The hepatitis B virus is transmitted when blood, semen or another bodily fluid from an infected person enters the body of another individual. Because the virus is extremely infectious — 50 to 100 times more so than HIV — even brief, direct contact could be enough to cause infection.
The hepatitis B virus causes hepatitis B, a form of liver infection. There are many ways the virus can be transmitted, including the following.
Having unprotected sex with someone who is infected is the single most common way hepatitis B is transmitted in the U.S. and in other developed countries. Almost two-thirds of hepatitis B infections in the U.S. are spread through some form of sexual contact. In addition to blood, the virus has been found in semen and vaginal fluids. Even kissing can spread hepatitis B, though this is very uncommon.
Injection Drug Use
Drug users who share syringes and drug equipment have an increased risk of getting infected. It's estimated that around 16 percent of new hepatitis B infections are from IV drug use. This risk of infection increases the longer someone abuses injection drugs.
In countries with high rates of hepatitis B, mother-to-infant transmission (also called vertical or perinatal transmission) is a major cause of new infections. Some places have a tremendous public health problem because a significant number of mothers infect their babies, and those babies have a greater chance of developing a chronic infection than people infected in adulthood. However, if proper medical care is available, effective preventive measures (the hepatitis B vaccine and hepatitis B immune globulin) can thwart most childhood infections.
Living with someone who has chronic hepatitis B increases the risk of getting infected. Some of this risk is probably due to the sharing of certain household items. Anything that could contain infected blood and bodily fluid has the potential for spreading the hepatitis B virus. Because the virus can live outside the body for a period of time, certain items, like razors, toothbrushes and nail clippers, are possible vehicles for transmission.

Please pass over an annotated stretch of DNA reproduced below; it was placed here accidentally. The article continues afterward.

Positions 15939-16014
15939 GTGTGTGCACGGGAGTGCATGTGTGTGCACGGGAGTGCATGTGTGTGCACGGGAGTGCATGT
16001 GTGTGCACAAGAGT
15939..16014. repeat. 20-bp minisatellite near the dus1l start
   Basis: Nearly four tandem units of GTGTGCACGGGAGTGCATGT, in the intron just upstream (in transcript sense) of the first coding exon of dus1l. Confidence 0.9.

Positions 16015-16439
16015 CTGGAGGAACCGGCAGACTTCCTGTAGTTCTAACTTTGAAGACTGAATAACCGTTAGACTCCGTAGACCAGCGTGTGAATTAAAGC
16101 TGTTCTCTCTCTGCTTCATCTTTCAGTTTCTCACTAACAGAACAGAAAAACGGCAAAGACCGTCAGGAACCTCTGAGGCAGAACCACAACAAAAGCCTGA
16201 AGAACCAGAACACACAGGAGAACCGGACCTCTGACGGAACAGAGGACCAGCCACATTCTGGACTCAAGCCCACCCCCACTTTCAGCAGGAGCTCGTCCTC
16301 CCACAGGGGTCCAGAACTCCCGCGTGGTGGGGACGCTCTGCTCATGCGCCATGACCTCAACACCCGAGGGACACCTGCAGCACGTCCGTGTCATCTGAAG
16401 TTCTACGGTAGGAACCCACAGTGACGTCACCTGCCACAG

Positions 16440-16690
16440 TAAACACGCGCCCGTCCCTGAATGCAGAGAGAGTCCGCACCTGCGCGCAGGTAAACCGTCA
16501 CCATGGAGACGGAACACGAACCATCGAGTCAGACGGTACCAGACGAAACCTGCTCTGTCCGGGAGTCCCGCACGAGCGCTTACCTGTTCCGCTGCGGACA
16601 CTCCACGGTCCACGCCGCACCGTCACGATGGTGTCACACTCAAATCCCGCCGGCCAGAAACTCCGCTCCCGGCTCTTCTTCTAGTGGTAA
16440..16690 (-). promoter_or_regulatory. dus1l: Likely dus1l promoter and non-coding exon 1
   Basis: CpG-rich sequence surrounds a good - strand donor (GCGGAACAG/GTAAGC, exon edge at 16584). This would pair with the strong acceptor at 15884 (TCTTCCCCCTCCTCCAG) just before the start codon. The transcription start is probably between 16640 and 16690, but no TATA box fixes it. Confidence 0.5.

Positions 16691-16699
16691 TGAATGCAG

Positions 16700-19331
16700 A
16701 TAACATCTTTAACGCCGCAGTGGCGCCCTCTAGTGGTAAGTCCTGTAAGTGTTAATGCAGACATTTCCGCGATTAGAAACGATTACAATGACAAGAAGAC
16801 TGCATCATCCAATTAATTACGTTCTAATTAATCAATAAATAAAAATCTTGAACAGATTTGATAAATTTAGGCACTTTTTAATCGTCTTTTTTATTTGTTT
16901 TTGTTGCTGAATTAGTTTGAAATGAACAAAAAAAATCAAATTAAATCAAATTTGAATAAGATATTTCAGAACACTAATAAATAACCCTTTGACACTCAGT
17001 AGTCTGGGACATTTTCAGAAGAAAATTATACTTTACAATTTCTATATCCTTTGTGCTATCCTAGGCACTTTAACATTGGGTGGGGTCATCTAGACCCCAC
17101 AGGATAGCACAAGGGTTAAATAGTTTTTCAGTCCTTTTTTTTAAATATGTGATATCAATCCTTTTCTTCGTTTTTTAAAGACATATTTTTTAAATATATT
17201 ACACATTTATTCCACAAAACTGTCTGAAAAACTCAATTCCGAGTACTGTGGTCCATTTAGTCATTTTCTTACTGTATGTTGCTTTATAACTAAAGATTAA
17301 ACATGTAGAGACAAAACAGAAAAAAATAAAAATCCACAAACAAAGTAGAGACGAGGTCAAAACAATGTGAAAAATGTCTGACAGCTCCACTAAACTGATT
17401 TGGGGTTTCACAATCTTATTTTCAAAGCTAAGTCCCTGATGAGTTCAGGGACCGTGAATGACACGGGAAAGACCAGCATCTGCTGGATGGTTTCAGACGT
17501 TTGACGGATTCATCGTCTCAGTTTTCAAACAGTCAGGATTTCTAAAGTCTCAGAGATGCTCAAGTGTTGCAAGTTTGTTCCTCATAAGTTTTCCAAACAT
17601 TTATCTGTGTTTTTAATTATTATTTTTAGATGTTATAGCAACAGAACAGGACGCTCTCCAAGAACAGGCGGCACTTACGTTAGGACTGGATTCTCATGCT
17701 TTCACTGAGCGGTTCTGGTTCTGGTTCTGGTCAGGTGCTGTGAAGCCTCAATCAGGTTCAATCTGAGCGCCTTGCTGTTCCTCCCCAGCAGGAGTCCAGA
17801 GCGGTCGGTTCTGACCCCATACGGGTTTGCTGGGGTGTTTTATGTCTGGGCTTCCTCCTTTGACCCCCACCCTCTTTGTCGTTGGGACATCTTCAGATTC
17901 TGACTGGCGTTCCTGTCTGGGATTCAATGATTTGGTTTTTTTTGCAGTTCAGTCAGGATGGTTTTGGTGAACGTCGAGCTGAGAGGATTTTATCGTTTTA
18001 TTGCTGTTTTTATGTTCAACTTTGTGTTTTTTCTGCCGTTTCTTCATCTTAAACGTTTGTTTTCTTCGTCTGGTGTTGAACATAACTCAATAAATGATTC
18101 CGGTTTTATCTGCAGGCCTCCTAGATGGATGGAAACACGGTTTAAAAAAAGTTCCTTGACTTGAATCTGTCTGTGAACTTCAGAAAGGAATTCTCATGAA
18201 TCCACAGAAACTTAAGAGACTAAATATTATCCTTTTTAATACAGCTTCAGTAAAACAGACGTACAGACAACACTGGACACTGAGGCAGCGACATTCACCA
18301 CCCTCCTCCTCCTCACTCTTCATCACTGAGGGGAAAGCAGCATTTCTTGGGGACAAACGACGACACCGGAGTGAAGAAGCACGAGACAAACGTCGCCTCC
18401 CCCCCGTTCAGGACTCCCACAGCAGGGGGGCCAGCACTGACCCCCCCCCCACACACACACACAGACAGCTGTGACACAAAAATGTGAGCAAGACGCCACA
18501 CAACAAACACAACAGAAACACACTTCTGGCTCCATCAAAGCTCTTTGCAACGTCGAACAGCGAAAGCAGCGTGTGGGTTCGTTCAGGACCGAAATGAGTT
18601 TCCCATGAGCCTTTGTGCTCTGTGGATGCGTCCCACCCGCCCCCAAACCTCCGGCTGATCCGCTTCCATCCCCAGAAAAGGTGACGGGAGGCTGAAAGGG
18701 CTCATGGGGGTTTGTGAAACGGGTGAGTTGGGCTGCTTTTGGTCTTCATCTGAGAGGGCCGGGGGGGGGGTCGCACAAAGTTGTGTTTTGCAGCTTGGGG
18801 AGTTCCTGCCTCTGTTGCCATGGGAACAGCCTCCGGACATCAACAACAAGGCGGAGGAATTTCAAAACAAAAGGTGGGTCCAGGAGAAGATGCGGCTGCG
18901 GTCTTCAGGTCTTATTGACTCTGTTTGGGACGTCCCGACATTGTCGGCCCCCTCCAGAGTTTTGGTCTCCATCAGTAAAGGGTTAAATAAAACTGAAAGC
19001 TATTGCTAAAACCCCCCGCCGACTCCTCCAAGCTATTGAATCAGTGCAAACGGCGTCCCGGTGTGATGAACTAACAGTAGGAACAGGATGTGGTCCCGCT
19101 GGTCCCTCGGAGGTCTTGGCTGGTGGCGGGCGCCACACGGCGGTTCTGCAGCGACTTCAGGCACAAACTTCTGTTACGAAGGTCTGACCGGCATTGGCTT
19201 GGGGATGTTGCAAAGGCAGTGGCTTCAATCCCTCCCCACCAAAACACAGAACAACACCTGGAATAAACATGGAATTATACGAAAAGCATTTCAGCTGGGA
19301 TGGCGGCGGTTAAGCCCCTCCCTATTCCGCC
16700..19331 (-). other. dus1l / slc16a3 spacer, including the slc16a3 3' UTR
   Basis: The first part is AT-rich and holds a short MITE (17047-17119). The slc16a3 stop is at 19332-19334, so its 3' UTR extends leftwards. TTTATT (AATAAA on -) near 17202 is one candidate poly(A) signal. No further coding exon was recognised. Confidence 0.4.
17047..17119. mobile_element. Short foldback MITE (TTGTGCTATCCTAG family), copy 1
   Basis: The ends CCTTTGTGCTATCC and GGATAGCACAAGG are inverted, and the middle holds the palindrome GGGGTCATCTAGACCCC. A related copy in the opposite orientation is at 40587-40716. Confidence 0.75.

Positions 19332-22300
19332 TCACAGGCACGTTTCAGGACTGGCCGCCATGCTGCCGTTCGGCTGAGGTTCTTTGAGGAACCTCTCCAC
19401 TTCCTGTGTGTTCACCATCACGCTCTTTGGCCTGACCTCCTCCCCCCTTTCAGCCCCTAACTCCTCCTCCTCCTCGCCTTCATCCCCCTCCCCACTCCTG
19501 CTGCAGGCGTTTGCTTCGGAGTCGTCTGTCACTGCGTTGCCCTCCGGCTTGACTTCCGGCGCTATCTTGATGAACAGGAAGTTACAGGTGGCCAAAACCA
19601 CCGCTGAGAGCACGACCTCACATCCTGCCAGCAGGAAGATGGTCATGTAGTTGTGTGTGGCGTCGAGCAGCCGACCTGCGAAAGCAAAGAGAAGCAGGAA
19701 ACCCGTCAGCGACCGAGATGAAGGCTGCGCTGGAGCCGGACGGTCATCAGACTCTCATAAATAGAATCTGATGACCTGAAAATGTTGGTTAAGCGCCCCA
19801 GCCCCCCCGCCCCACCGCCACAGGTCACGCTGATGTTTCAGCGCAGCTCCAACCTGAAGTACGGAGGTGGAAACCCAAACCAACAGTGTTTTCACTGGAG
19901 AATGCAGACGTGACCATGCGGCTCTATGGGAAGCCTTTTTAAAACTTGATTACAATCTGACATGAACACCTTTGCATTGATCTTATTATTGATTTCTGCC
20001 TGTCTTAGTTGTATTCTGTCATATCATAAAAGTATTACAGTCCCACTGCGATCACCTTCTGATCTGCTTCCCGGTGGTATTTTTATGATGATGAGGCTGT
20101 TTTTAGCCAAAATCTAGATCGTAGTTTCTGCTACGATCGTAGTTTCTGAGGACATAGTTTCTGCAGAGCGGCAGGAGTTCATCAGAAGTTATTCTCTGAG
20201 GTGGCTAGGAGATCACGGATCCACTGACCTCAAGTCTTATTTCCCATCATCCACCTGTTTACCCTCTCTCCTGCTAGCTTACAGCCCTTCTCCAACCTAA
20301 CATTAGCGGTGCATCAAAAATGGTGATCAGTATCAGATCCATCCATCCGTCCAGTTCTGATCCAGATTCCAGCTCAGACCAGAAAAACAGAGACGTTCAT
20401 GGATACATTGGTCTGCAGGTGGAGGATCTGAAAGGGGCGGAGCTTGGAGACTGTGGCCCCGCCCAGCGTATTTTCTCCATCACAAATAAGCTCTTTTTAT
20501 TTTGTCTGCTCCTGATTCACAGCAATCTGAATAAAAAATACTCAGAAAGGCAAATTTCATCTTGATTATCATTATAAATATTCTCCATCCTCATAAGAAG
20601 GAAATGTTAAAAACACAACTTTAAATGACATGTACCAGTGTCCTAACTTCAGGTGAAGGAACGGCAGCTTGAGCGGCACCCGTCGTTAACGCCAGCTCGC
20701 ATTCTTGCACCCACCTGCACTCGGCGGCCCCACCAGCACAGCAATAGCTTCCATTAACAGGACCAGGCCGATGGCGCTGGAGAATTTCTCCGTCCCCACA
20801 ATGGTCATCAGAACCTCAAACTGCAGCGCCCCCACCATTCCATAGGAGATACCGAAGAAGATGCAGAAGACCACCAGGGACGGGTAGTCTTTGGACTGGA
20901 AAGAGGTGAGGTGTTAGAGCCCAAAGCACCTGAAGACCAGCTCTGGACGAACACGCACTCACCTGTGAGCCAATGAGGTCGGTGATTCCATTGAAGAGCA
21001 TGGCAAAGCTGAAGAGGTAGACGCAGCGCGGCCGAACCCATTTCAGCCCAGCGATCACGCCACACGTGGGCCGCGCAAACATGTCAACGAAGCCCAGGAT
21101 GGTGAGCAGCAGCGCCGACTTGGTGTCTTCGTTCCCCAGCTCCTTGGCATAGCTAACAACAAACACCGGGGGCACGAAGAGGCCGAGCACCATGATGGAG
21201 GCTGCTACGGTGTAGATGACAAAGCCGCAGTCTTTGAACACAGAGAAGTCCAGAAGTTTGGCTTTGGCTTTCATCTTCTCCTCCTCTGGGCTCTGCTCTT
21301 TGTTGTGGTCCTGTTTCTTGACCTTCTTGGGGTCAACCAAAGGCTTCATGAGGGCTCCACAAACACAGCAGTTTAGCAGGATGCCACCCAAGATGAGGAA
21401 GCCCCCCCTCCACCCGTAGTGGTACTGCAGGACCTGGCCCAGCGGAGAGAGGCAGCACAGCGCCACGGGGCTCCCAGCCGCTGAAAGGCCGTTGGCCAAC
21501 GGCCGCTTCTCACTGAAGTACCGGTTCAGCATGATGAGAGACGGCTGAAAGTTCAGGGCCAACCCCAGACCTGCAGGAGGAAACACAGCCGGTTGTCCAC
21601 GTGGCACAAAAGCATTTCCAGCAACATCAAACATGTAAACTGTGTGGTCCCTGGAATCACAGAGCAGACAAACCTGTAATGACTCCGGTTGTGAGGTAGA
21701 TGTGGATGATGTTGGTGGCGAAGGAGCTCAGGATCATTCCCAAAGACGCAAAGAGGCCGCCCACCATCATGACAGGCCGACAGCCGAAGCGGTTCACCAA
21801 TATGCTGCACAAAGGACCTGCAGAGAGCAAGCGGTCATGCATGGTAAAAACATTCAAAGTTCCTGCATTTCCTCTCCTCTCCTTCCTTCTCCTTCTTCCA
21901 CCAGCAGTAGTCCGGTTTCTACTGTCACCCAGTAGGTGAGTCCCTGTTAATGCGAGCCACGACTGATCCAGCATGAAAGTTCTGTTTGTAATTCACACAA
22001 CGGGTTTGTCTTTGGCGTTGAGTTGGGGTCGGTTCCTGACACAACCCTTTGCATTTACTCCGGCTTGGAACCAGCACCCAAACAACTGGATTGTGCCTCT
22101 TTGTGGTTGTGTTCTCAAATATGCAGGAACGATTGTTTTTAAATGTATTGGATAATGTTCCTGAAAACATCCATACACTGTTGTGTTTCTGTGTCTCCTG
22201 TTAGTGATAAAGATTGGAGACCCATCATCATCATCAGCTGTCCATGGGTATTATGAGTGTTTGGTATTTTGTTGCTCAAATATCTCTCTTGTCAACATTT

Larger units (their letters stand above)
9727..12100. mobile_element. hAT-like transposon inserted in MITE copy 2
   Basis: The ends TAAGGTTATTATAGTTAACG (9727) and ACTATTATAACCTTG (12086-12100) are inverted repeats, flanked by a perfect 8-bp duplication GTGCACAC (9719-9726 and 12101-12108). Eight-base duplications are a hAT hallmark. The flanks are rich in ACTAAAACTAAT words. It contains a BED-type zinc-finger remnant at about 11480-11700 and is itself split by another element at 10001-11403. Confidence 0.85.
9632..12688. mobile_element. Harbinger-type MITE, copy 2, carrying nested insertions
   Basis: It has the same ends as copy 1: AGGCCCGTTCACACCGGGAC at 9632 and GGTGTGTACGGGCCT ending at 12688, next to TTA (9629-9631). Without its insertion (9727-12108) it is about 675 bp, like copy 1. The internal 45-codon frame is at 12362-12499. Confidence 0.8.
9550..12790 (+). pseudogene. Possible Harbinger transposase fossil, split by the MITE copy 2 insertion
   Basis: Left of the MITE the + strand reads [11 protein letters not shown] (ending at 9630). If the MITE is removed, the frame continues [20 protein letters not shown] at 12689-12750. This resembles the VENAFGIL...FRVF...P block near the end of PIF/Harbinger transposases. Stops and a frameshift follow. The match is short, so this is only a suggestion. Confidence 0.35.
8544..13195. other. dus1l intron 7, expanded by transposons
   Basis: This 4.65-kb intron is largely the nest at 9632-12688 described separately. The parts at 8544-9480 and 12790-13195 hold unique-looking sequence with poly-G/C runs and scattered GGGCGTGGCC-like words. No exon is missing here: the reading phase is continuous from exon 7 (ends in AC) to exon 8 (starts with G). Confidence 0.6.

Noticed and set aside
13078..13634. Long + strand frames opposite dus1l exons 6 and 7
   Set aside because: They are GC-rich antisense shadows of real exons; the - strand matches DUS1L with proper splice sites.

How to Prevent Transmission
Between 2 and 6 percent of adults infected with hepatitis B virus will develop chronic hepatitis B. Chronic hepatitis B can lead to liver failure and liver cancer, so protecting yourself is important.
The hepatitis B vaccine is a safe and effective way (for about 9 out of 10 people) to have long-term protection against hepatitis B infection.
While anyone can benefit from the vaccine, people who are at a greater risk of being exposed to the virus — because of their work, lifestyle or medical history — are strongly encouraged to be immunized.
In many countries, children are immunized from infancy because they were exposed at birth or because they benefited from a childhood hepatitis B vaccination program.
Hepatitis B immune globulin (HBIG), is another way to prevent hepatitis B infection. This uses concentrated antibodies to provide immediate protection. According to the Centers for Disease Control and Prevention, it is given as a shot and can provide short-term protection (approximately 3 months) against hepatitis B.
Because the hepatitis B vaccine does not protect against HIV, hepatitis C or other diseases spread through sex and contact with blood, it's still important to keep using basic protective strategies. Practicing safer sex and not sharing needles are recommended — even if you're immune to hepatitis B.
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Verywell Health uses only high-quality sources, including peer-reviewed studies, to support the facts within our articles. Read our editorial policy to learn more about how we fact-check and keep our content accurate, reliable, and trustworthy.
- Hepatitis B Transmission and Exposure. Centers for Disease Control and Prevention.
- Teo. E., Lok, A. Epidemiology, Transmission, and Prevention of Hepatitis B Virus Infection. UpToDate. 2009.
- What I Need to Know About Hepatitis B. National Digestive Diseases Information Clearinghouse.
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